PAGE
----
… is from page 45 of Will and Ariel Durant’s 1965 book The Age of Voltaire:

Word peddlers tend to idealize the countryside if they are exempt from its harassments, boredom, insects, and toil.

The sort of affection that modern humans – those of us accustomed to commerce’s cornucopia – have for nature is chiefly an artifact of trade, industry, and other economic arrangements that so many environmentalists, such as Bill McKibben, unthinkingly disdain.

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SaulOhio November 21, 2011 at 7:58 am

Thats why, when we want to spend time in nature, we do it on vacation, just a week or two out of the year, and we bring as much civilization as we can on our backs. Bug spray, matches, tools, tents, sleeping bags, flashlights, and so on.

jjoxman November 21, 2011 at 8:27 am

Yup. These guys should try a summer on my little hobby-farm. I do most of my chores on the low-tech side, but only because I like to. When you think for a living, working with your hands can be meditative. If I had to actually scratch out a living using hand-tools, it’d be damn hard. Especially with the winters we get. The only reason I can get away with being way lower-tech than all my neighbors is because of externally-generated income, that I can only do because I’m high-tech in my income-generating business.

I’d like to see one of these nature-as-ideal pinheads spend just a day with me planting. They wouldn’t last an hour.

Paul Brinkley November 21, 2011 at 8:45 am

Perhaps what you really meant was “I do most of my chores on the low-tech side, but only *when* I like to”.

As you imply, it’s one thing to spend a week at a dude ranch. It’s another thing entirely to run a farm well enough to live off it. I remember getting up in the middle of the night to get a drink of water, finding no pressure, and realizing I had to suit up, walk the ground from the house to the well two pastures away until I feel squishing, dig around there until I find the leak (gophers gnaw PVC for some reason – still, I’m thankful for PVC over the iron pipe we used to have), and patch the pipe. It didn’t matter that it was 1am in January – in fact, it made it more important, since all that expensive water running all over the place was likely to spread and freeze and make the leak even harder to find and fix in the morning.

Much as I don’t like desk jobs, I remember the alternatives.

Some might say, “that may be great for you, but someone else still has to work that crap job on the farm”. I say, no, not really. People got good enough at farming to sustain more and more non-farmers. Those non-farmers have since gone and made the farming life much easier in turn. Remember: PVC.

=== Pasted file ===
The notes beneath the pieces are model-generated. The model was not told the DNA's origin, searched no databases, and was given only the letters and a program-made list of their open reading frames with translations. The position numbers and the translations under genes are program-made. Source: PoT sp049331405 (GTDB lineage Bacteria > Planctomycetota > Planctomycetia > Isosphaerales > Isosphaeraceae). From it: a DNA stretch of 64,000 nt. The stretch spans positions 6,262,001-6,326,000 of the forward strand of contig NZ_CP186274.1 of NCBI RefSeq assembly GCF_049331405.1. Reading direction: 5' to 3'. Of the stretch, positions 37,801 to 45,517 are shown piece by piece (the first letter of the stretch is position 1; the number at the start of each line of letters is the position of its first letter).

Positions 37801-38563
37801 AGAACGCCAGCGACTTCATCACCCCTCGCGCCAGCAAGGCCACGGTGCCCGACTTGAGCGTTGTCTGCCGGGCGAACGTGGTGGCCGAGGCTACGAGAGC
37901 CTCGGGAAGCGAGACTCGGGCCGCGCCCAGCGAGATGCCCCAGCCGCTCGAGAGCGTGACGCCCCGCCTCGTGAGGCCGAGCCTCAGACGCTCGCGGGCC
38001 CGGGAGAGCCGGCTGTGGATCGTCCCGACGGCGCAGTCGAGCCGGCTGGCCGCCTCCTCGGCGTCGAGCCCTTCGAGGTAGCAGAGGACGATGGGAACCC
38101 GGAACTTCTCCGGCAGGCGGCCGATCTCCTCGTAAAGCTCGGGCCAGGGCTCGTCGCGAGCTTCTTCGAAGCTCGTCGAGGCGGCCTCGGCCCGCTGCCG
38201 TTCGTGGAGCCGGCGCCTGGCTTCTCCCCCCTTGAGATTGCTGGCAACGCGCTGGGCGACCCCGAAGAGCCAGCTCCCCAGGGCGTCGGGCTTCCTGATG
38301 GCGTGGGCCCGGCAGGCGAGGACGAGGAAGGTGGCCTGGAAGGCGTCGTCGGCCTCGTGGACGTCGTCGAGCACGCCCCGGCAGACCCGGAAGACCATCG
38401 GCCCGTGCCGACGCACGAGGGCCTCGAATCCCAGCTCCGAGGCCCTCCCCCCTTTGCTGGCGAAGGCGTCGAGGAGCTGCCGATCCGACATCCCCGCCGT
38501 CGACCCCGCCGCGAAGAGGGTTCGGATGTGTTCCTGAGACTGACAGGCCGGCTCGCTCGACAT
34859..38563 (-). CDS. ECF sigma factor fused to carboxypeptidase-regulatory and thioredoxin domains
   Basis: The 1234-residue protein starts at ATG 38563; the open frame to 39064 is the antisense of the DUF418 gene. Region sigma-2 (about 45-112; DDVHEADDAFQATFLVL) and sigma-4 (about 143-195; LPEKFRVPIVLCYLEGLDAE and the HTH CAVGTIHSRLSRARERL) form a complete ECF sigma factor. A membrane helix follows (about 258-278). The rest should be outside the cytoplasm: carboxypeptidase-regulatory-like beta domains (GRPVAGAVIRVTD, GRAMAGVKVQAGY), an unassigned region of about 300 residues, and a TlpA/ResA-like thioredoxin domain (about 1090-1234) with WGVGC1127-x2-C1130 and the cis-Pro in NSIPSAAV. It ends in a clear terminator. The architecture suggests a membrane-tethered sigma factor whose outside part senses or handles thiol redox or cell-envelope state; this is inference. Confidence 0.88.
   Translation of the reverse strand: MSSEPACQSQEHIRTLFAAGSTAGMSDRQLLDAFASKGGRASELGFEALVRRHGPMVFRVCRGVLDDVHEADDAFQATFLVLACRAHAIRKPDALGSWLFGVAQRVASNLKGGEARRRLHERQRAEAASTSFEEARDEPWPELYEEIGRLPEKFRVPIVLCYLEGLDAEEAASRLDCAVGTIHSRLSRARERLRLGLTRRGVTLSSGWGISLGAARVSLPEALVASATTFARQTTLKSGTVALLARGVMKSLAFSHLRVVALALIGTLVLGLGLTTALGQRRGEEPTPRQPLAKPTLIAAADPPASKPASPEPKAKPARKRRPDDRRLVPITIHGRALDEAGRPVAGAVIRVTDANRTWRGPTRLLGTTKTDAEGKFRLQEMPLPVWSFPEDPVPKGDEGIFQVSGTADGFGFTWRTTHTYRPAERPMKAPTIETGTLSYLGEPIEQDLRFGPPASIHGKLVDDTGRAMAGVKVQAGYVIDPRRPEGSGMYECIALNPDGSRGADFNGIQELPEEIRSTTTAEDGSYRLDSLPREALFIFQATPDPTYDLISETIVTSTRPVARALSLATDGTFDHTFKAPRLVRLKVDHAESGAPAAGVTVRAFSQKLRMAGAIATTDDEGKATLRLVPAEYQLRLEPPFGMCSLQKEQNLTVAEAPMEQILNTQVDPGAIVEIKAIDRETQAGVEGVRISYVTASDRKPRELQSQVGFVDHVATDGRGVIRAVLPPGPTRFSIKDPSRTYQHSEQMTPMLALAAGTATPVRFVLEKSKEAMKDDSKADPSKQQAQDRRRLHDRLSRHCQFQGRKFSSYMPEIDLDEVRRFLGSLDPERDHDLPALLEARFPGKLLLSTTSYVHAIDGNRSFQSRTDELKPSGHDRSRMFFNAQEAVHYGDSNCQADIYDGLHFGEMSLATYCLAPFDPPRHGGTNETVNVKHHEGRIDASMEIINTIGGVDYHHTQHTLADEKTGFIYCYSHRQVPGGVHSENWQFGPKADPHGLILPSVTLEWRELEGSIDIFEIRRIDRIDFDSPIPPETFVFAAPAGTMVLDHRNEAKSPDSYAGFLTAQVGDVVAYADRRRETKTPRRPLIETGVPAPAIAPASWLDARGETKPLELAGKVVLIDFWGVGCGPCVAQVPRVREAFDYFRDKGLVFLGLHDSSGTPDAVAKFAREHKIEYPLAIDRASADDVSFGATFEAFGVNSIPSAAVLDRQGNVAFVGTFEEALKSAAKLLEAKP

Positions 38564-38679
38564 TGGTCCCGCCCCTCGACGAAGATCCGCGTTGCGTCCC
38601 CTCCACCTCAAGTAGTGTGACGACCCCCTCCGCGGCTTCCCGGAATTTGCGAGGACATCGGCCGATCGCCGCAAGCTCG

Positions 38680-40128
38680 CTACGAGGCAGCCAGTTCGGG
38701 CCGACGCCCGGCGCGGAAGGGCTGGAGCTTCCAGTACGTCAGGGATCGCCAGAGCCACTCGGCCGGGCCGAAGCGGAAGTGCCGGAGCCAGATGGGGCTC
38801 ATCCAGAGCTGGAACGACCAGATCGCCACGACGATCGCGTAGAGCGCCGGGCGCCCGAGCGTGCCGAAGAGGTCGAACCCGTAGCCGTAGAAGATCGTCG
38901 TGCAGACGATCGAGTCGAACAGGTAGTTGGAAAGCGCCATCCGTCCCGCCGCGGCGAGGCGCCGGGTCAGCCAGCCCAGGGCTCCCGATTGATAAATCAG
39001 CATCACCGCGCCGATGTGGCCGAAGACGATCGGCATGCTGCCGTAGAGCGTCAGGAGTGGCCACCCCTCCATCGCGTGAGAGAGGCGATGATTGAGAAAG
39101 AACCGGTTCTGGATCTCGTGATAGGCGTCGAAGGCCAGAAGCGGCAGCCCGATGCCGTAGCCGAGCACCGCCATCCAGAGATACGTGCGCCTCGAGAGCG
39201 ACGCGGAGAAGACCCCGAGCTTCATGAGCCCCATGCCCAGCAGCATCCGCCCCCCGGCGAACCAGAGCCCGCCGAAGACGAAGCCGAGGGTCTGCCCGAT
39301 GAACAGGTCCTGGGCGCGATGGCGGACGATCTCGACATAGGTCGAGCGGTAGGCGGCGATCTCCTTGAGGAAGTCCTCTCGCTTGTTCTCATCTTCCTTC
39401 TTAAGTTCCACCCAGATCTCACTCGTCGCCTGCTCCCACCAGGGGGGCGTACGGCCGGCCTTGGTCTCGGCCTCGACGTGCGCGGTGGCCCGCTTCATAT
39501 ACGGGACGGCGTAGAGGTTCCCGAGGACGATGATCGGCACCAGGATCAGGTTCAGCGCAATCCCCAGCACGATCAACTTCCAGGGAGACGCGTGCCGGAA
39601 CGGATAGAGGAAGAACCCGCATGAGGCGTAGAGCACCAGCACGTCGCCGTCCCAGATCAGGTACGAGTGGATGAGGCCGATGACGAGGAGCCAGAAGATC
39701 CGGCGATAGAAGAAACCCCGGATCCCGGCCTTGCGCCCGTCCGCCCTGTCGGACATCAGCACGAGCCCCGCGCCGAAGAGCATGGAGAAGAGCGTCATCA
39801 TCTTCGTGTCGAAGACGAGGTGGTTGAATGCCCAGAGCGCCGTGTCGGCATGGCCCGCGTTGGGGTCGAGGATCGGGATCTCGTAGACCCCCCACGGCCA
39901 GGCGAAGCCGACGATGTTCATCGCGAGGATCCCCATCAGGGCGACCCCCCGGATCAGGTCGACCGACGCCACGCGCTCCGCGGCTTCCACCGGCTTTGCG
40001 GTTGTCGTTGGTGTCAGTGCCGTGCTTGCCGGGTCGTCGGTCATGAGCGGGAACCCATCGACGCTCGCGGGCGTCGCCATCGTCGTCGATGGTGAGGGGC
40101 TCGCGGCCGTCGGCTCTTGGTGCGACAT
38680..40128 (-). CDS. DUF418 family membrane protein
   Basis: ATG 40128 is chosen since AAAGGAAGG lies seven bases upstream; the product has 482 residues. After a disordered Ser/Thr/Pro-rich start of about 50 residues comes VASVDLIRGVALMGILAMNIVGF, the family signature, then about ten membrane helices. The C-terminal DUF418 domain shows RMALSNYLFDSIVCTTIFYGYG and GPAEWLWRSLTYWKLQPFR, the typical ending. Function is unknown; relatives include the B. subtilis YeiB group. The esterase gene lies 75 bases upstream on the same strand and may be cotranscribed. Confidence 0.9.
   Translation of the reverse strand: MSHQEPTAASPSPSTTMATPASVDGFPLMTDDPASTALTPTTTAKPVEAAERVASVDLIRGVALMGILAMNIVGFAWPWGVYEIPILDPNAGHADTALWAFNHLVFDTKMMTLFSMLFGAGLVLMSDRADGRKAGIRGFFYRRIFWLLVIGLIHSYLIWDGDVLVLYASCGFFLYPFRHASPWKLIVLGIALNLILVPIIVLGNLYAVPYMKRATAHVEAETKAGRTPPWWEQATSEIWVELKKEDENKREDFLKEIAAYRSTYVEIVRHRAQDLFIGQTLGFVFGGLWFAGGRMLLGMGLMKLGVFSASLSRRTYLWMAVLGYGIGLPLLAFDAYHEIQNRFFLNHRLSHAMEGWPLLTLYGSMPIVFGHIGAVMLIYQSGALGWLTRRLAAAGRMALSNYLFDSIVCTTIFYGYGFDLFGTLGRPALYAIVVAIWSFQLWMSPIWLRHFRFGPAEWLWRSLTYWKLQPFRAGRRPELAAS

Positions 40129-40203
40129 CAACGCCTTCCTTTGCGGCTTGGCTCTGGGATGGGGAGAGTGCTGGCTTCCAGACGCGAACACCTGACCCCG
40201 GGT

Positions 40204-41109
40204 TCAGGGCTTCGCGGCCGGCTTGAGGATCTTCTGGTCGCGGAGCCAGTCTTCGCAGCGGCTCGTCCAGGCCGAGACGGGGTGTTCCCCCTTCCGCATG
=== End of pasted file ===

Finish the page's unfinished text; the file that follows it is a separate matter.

rbd November 21, 2011 at 8:57 am

Good point. I grew up farming in western KY. There came a time when we decided to “rent” out our farm to those who had invested in the technology and could do it cheaper than we could. It freed us up to pursue other, more profitable (and certainly less labor-intensive) jobs. We have since sold all of our equipment, and just rent out the land.

I don’t miss farming, except for having 300 wide-open acres at my back door.

jjoxman November 21, 2011 at 10:36 am

Yeah, that’s probably more accurate. If I’m in a hurry (because winter is coming, for example) I bust out the motorized hardware.

W.E. Heasley November 21, 2011 at 9:13 am

“Word peddlers tend to idealize the countryside if they are exempt from its harassments, boredom, insects, and toil“. – Will and Ariel Durant

“The sort of affection that modern humans – those of us accustomed to commerce’s cornucopia – have for nature is chiefly an artifact of trade, industry, and other economic arrangements that so many environmentalists, such as Bill McKibben, unthinkingly disdain“. – Don Boudreaux

Yes, that sentimental countryside. Yes, that golden age that never existed in the first place. Eden as it were. Maybe environmentalists are really half-baked sentimentalists.

“No doubt one chief reason for the unclear and contradictory theories of class relations lies in the fact that our society, largely controlled in all its organization by one set of doctrines, still contains survivals of old social theories which are totally inconsistent with the former. In the Middle Ages men were united by custom and prescription into associations, ranks, guilds, and communities of various kinds. These ties endured as long as life lasted. Consequently society was dependent, throughout all its details, on status, and the tie, or bond, was sentimental.